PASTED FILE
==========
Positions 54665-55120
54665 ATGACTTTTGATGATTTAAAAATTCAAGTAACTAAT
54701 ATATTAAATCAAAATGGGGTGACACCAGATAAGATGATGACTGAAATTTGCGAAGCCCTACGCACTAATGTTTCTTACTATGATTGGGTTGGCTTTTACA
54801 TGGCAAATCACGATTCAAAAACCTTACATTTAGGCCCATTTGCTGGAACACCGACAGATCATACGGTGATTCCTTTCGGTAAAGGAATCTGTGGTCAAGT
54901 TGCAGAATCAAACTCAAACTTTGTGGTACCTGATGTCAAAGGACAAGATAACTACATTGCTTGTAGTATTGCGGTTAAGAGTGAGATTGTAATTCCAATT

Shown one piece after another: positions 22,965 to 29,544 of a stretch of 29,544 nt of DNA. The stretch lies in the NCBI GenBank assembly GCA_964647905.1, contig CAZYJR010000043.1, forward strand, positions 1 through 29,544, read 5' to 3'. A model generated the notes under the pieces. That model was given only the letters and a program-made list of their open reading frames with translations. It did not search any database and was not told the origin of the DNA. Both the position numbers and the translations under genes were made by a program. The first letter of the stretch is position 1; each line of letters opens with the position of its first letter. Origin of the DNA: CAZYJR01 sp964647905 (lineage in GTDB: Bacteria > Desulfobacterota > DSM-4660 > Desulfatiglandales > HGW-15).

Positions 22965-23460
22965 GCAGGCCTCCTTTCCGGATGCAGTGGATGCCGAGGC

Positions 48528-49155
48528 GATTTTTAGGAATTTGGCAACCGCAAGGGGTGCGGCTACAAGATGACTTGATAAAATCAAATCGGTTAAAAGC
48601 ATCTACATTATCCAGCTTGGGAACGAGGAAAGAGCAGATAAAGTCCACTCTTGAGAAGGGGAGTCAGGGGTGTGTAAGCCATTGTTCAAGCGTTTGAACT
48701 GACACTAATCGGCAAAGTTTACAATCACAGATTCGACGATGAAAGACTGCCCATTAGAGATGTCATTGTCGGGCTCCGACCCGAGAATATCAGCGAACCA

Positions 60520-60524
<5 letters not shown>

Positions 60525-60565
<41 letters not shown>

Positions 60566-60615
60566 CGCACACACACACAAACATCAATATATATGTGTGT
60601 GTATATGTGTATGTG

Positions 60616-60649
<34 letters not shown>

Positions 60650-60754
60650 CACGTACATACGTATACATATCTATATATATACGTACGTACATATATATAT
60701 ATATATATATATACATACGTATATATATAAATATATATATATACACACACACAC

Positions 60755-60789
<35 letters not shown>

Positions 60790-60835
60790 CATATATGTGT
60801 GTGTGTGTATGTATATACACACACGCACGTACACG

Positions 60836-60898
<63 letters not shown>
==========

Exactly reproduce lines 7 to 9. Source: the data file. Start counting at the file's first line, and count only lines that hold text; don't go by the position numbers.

Positions 22965-23460
22965 GCAGGCCTCCTTTCCGGATGCAGTGGATGCCGAGGC

Positions 48528-49155